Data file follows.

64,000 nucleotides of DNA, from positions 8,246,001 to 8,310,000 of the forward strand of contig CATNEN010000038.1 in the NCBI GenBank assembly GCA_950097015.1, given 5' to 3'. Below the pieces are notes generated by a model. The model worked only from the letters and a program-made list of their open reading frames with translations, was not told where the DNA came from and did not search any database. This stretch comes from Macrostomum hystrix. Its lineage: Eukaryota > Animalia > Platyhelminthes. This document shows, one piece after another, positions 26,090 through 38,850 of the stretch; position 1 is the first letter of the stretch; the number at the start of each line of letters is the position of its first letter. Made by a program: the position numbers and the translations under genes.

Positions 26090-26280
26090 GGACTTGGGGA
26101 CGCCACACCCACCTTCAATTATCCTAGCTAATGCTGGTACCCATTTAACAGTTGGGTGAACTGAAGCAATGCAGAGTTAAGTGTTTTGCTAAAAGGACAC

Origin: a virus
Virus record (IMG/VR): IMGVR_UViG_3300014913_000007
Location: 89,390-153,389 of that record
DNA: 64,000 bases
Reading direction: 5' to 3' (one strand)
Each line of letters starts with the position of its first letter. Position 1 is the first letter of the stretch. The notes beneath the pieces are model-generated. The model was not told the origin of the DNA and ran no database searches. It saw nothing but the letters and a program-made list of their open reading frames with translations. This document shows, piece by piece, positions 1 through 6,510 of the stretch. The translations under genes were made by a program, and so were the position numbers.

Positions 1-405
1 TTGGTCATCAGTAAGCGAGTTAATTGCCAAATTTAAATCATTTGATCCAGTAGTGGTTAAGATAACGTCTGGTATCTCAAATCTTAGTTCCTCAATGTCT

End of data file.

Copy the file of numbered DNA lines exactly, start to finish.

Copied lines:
64,000 nucleotides of DNA, from positions 8,246,001 to 8,310,000 of the forward strand of contig CATNEN010000038.1 in the NCBI GenBank assembly GCA_950097015.1, given 5' to 3'. Below the pieces are notes generated by a model. The model worked only from the letters and a program-made list of their open reading frames with translations, was not told where the DNA came from and did not search any database. This stretch comes from Macrostomum hystrix. Its lineage: Eukaryota > Animalia > Platyhelminthes. This document shows, one piece after another, positions 26,090 through 38,850 of the stretch; position 1 is the first letter of the stretch; the number at the start of each line of letters is the position of its first letter. Made by a program: the position numbers and the translations under genes.

Positions 26090-26280
26090 GGACTTGGGGA
26101 CGCCACACCCACCTTCAATTATCCTAGCTAATGCTGGTACCCATTTAACAGTTGGGTGAACTGAAGCAATGCAGAGTTAAGTGTTTTGCTAAAAGGACAC

Origin: a virus
Virus record (IMG/VR): IMGVR_UViG_3300014913_000007
Location: 89,390-153,389 of that record
DNA: 64,000 bases
Reading direction: 5' to 3' (one strand)
Each line of letters starts with the position of its first letter. Position 1 is the first letter of the stretch. The notes beneath the pieces are model-generated. The model was not told the origin of the DNA and ran no database searches. It saw nothing but the letters and a program-made list of their open reading frames with translations. This document shows, piece by piece, positions 1 through 6,510 of the stretch. The translations under genes were made by a program, and so were the position numbers.

Positions 1-405
1 TTGGTCATCAGTAAGCGAGTTAATTGCCAAATTTAAATCATTTGATCCAGTAGTGGTTAAGATAACGTCTGGTATCTCAAATCTTAGTTCCTCAATGTCT